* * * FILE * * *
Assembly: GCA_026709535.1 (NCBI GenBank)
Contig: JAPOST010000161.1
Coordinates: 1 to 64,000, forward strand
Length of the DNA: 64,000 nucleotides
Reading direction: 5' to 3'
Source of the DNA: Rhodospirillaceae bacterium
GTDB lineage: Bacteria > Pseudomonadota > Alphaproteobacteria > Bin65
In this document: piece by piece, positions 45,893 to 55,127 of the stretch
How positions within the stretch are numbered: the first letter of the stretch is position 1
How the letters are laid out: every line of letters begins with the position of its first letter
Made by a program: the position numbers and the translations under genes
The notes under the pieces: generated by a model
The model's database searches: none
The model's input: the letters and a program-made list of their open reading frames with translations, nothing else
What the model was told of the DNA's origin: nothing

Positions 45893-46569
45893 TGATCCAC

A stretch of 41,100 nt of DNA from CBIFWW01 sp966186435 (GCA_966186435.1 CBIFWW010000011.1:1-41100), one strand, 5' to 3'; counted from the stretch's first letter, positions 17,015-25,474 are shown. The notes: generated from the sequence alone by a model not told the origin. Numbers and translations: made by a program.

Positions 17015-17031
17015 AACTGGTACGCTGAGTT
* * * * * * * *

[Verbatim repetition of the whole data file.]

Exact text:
Assembly: GCA_026709535.1 (NCBI GenBank)
Contig: JAPOST010000161.1
Coordinates: 1 to 64,000, forward strand
Length of the DNA: 64,000 nucleotides
Reading direction: 5' to 3'
Source of the DNA: Rhodospirillaceae bacterium
GTDB lineage: Bacteria > Pseudomonadota > Alphaproteobacteria > Bin65
In this document: piece by piece, positions 45,893 to 55,127 of the stretch
How positions within the stretch are numbered: the first letter of the stretch is position 1
How the letters are laid out: every line of letters begins with the position of its first letter
Made by a program: the position numbers and the translations under genes
The notes under the pieces: generated by a model
The model's database searches: none
The model's input: the letters and a program-made list of their open reading frames with translations, nothing else
What the model was told of the DNA's origin: nothing

Positions 45893-46569
45893 TGATCCAC

A stretch of 41,100 nt of DNA from CBIFWW01 sp966186435 (GCA_966186435.1 CBIFWW010000011.1:1-41100), one strand, 5' to 3'; counted from the stretch's first letter, positions 17,015-25,474 are shown. The notes: generated from the sequence alone by a model not told the origin. Numbers and translations: made by a program.

Positions 17015-17031
17015 AACTGGTACGCTGAGTT